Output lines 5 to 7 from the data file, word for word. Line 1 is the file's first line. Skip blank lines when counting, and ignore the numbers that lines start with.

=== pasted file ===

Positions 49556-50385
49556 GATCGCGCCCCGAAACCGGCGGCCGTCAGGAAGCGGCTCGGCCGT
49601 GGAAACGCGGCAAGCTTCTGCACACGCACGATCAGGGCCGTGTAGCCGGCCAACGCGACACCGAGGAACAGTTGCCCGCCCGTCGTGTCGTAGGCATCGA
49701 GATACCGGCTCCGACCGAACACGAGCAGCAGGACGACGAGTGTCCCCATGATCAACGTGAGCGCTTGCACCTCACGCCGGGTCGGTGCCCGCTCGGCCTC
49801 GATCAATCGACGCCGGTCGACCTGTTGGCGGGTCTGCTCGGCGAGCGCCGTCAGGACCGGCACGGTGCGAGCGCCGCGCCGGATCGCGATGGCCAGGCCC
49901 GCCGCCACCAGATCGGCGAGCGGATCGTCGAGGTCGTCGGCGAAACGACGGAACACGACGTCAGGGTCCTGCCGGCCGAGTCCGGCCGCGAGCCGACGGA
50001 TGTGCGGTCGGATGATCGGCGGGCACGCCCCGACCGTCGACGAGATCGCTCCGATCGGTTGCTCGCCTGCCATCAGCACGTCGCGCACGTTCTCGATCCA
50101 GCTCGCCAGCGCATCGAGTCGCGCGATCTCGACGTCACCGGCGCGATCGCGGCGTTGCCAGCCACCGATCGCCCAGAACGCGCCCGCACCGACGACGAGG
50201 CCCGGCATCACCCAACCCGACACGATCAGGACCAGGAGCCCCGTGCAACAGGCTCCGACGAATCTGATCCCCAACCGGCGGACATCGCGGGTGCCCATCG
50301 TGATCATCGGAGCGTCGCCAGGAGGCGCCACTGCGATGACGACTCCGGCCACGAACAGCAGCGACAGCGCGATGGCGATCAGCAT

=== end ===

49801 GATCAATCGACGCCGGTCGACCTGTTGGCGGGTCTGCTCGGCGAGCGCCGTCAGGACCGGCACGGTGCGAGCGCCGCGCCGGATCGCGATGGCCAGGCCC
49901 GCCGCCACCAGATCGGCGAGCGGATCGTCGAGGTCGTCGGCGAAACGACGGAACACGACGTCAGGGTCCTGCCGGCCGAGTCCGGCCGCGAGCCGACGGA
50001 TGTGCGGTCGGATGATCGGCGGGCACGCCCCGACCGTCGACGAGATCGCTCCGATCGGTTGCTCGCCTGCCATCAGCACGTCGCGCACGTTCTCGATCCA